Wednesday, December 5, 2007
Long drawn court cases...
...“Yes, art does imitate life,” says Brijesh Jacob, ECD, Grey Worldwide, who was with Lowe when he conceptualised the Greenply ad. In Greenply’s ‘case’ (no pun intended), Jacob and his team took inspiration from news clippings on long drawn out court battles such as those for the 1993 Mumbai blasts and the Jessica Lal murder. Keeping in line with the Greenply humour, the brand wanted an ironic and satirical backdrop to bring forth the product’s durability concept.....
...the Tata Tea TVC, which has a young man questioning a political candidate’s qualifications to govern the country (awakening with Tata Tea, instead of just waking up). So, what’s with the reality check?....
...“These issues have always existed; due credit to the clients for supporting such creatives,” remarks brand consultant R Sridhar, partner, IDEAS-RS. “Usually, clients shy away from controversial topics.” Sridhar attributes the rise of such commercials to the evolving Indian psyche, particularly that of the youth. Nowadays, this segment is quite interested in current affairs and their surroundings, egged on by movies such as ‘Rang De Basanti’, or even by the media hyping up things. “Indians now have a more open psyche and willingness to state their point of view,” adds Sridhar, “a phenomenon that is reflecting in our advertising as well.”...
Read more about it here
Wednesday, August 15, 2007
This is an excerpt from wikipedia about the making of the Ad
"The 60-second film was created by the advertising agency Chiat/Day, with copy written by Steve Hayden and direction by Ridley Scott
(who had just finished filming Blade Runner). Creative director Lee Clow was responsible for this and the later Energizer Bunny and Taco Bell chihuahua campaigns. The film was shot in London and most of the actors were British skinheads hired for the day at a cost of $125 each as the director was unable to find enough actors prepared to shave their heads.The original script had suggested a baseball bat but this was later revised to a sledgehammer. The weight of the hammer made it difficult to cast the part of the runner until Major (a discus thrower) applied.
It was shown to a large audience for the first time in October 1983, at Apple's annual sales conference in Honolulu, Hawaii. Based on the reaction of the sales team and management reviews, Apple executives booked two television advertising slots during the upcoming Super Bowl. However, the Apple board of directors was dismayed by the ad and instructed management not to show it and sell the slots. Despite the board's dislike of the film, Steve Wozniak watched it and offered to pay for the spot personally if the board refused to air it. The reason the commercial was saved from total cancellation was the result of an act of defiance and an act of bravado. According to the book The Mac Bathroom reader by Owen Linzmayer:“ The board hadn't demanded the commercial be killed, nonetheless John Sculley asked Chiat/Day to sell back the one and one half minutes of Super Bowl television time that they had purchased. The original plan was to play the full-length, 60-second 1984 spot to catch everyone's attention, then hammer home the message during a subsequent commercial break with an additional airing of an edited 30-second version.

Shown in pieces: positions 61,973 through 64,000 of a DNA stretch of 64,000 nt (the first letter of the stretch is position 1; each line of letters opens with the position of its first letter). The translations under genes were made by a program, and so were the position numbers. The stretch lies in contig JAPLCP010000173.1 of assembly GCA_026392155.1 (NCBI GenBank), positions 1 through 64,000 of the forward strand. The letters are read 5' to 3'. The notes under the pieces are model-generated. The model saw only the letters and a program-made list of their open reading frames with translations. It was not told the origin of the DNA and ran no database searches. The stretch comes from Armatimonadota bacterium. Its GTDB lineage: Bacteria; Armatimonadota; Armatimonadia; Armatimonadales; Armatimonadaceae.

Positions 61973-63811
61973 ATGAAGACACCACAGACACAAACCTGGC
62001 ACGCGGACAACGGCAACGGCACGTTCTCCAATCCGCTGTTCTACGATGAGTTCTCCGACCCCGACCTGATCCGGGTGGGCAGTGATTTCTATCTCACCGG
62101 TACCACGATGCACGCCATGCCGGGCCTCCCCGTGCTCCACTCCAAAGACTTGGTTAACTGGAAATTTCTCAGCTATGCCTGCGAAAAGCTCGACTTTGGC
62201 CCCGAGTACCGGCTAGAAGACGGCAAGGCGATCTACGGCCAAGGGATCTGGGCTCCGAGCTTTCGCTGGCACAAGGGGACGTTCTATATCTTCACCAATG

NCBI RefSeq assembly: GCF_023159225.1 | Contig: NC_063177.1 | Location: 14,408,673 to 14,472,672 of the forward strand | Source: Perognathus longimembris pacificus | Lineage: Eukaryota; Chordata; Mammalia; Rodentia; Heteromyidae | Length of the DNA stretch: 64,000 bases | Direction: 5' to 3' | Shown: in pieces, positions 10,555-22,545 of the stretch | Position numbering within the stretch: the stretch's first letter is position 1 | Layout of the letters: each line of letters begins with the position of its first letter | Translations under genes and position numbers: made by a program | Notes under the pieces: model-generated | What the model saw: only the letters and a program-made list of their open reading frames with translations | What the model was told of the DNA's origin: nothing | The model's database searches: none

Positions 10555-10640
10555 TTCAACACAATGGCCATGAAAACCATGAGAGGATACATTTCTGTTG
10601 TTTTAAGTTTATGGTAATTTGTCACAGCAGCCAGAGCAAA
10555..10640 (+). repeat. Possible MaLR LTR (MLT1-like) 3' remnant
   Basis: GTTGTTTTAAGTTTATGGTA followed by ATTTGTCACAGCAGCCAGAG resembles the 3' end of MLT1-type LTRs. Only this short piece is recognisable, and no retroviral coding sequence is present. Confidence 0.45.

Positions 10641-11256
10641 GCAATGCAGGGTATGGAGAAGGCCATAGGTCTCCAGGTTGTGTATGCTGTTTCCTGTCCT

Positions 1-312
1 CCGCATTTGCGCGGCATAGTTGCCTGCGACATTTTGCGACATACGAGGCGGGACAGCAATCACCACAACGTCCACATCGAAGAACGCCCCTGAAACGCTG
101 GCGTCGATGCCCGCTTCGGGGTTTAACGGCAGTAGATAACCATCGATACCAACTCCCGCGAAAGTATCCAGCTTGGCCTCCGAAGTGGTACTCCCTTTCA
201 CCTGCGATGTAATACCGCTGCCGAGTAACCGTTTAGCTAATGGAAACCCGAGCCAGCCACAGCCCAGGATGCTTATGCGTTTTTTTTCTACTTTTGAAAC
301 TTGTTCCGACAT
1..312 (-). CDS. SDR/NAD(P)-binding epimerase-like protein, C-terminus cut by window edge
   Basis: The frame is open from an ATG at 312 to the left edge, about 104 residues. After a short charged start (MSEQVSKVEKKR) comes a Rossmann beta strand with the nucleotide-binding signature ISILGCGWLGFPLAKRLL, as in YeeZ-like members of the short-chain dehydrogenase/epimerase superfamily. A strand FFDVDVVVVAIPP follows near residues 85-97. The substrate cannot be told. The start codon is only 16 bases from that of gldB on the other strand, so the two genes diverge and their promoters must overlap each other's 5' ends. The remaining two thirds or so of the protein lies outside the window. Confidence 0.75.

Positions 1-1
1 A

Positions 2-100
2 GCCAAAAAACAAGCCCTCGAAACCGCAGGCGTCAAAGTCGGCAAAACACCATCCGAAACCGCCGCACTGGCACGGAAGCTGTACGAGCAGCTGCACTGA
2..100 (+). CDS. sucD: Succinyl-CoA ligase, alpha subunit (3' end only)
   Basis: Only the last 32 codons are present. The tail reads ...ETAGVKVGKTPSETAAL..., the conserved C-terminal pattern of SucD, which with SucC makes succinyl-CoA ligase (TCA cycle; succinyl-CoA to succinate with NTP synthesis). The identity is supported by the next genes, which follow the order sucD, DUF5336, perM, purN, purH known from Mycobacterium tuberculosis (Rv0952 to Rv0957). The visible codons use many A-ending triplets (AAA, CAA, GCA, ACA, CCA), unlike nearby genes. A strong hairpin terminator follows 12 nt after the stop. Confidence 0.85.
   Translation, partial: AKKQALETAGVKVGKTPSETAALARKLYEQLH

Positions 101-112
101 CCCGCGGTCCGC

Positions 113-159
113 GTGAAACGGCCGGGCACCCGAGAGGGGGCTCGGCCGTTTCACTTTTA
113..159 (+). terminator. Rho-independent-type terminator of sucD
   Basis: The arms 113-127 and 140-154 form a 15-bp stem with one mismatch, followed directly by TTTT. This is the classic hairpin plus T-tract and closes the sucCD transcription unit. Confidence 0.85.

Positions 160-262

Defying Sculley's request, Jay Chiat told his media director, Camille Johnson, "Just sell off the thirty." Johnson laughed, thinking it would be impossible to sell any of the time at so late a date, but miraculously, she managed to find a buyer for the 30-second slot. That still left Apple with a 60-second slot for which it had paid $800,000.
”The decision to run the commercial was left to VP of Marketing William V. Campbell and Executive VP of Marketing and Sales E. Floyd Kvamme. In the end, the two decided to run the commercial. It aired at the first commercial break after the second-half kick-off.The sledgehammer (here blurred by motion) is thrown into the air at the screen by the allegorical heroine.
Despite costing $800,000 to make and a further $800,000 of air time, the film was originally shown nationally only once. However, it was aired on television one other time. From the book Apple Confidential:“ The famous "1984" commercial that launched the Macintosh during the Super Bowl in 1984 is purported to have been shown only once; but to qualify for 1983's advertising awards, the commercial also aired on December 15 at a small TV station in Twin Falls, Idaho, and in movie theaters for weeks starting on January 17th. ”
Even with this limited appearance, the ad created such a media frenzy that it gained many subsequent free TV airings and print mentions as it was discussed in the media. At the time Nielsen ratings estimated that the commercial reached 46.4 percent of American households (50 percent of all men and 36 percent of women.) These tactics are part of what made the commercial so influential in marketing circles; it is now seen as the first example of event marketing, and is popularly credited with starting the trend of yearly "event" Super Bowl commercials."